Lastly, since estafa is mala in se, good faith is a proper defense. BP 22 is mala prohibitum, it is punished by a special law and therefore, good faith is not a defense
Can a person who issues a worthless check be held liable for both Estafa under Art. 315 of the RPC and at the same time under the bouncing check law?
Yes. The violator can be held liable for both offenses separately at the same time as each offense has different cause of action. One is in violation of a special penal law and the other is a violation of a criminal act under the revised penal code.
Also, it is expressly provided under Section 5, BP22:
“Prosecution under this Act shall be without prejudice to any liability for violation of any provision of the Revised Penal Code.” 25
Explain the duty of the Drawee upon refusal to pay
“Duty of drawee; rules of evidence. – It shall be the duty of the drawee of any check, when refusing to pay the same to the holder thereof upon presentment, to cause to be written, printed, or stamped in plain language thereon, or attached thereto, the reason for drawee’s dishonor or refusal to pay the same:26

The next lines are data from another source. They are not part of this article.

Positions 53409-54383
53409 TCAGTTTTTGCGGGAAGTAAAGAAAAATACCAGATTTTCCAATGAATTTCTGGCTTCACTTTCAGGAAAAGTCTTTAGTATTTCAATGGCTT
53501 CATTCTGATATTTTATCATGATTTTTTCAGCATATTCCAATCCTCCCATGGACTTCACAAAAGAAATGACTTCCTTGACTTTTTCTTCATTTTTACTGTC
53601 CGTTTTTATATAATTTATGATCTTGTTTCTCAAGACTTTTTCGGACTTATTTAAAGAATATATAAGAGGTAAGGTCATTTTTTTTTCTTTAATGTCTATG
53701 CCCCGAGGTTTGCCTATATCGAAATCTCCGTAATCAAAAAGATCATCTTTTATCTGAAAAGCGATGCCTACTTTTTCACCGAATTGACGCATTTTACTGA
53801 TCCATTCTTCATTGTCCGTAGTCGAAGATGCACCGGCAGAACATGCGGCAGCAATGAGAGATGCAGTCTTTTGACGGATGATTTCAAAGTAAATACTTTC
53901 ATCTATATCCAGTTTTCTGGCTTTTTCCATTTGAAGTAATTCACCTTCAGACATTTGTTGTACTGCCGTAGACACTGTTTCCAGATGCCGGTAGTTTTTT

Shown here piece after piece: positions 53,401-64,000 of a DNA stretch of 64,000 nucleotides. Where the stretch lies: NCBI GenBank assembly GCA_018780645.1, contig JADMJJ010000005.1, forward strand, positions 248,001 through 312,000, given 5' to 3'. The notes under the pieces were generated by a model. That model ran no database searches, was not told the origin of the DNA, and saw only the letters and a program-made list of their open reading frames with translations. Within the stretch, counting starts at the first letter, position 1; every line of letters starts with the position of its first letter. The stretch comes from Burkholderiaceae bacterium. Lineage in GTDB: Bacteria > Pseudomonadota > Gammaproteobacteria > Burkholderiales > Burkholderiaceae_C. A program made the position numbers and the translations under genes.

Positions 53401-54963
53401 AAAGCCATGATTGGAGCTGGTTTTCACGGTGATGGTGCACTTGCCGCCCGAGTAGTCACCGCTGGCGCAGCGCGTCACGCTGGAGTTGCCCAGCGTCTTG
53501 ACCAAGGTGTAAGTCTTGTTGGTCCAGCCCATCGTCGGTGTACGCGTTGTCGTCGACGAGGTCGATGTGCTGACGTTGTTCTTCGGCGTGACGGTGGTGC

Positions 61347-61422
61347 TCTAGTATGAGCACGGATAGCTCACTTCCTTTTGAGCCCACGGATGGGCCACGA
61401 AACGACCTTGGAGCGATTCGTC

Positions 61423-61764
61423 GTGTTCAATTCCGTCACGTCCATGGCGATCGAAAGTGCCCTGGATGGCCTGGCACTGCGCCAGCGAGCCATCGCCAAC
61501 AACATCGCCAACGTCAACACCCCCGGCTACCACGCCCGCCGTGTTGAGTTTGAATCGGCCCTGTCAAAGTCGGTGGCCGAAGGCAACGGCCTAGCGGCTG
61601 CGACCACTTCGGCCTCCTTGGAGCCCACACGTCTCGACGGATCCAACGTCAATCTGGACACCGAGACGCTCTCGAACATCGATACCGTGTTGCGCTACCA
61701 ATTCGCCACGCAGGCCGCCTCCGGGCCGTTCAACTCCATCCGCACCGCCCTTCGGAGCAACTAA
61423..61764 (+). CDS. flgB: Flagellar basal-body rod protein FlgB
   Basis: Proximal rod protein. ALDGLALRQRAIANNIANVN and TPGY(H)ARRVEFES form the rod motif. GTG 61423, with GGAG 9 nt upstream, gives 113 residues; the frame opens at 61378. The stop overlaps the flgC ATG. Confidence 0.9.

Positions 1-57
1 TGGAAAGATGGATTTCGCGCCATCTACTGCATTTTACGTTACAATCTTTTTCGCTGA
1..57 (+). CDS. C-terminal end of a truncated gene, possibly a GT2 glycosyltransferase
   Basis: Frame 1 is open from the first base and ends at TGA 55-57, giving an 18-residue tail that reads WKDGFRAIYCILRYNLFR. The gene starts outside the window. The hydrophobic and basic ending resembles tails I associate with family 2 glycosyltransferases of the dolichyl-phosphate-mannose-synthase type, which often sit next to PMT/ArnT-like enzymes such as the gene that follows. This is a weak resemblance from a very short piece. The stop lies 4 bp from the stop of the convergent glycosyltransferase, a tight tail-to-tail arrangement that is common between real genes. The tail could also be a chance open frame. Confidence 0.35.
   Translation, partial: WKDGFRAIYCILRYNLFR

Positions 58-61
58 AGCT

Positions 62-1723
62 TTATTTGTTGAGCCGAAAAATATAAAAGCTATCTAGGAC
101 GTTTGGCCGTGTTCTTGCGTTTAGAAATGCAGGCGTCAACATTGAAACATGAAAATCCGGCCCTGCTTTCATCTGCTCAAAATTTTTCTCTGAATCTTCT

“Provided, That where there are no sufficient funds in or credit with such drawee bank, such fact shall always be explicitly stated in the notice of dishonor or refusal.27
“In all prosecutions under this Act, the introduction in evidence of any unpaid and dishonored check, having the drawee’s refusal to pay stamped or written thereon or attached thereto, with the reason therefor as aforesaid, shall be prima facie evidence of the making or issuance of said check, and the due presentment to the drawee for payment and the dishonor thereof, and that the same was properly dishonored for the reason written, stamped or attached by the drawee on such dishonored check.”28
When does the prima facie evidence of the making or issuance of a check arise?
It arises when the issued check was dishonored by the drawee bank, when it was refused to be credited to the party to whom the same was issued or to the payee thereof.
What are the possible defenses of the accused against violation of the bouncing check law?
In a number of settled cases, the Court laid the following defenses:
- “Checks issued to person who was not authorized to collect and receive the same are without valuable consideration and are also considered issued for a non-existing account.”29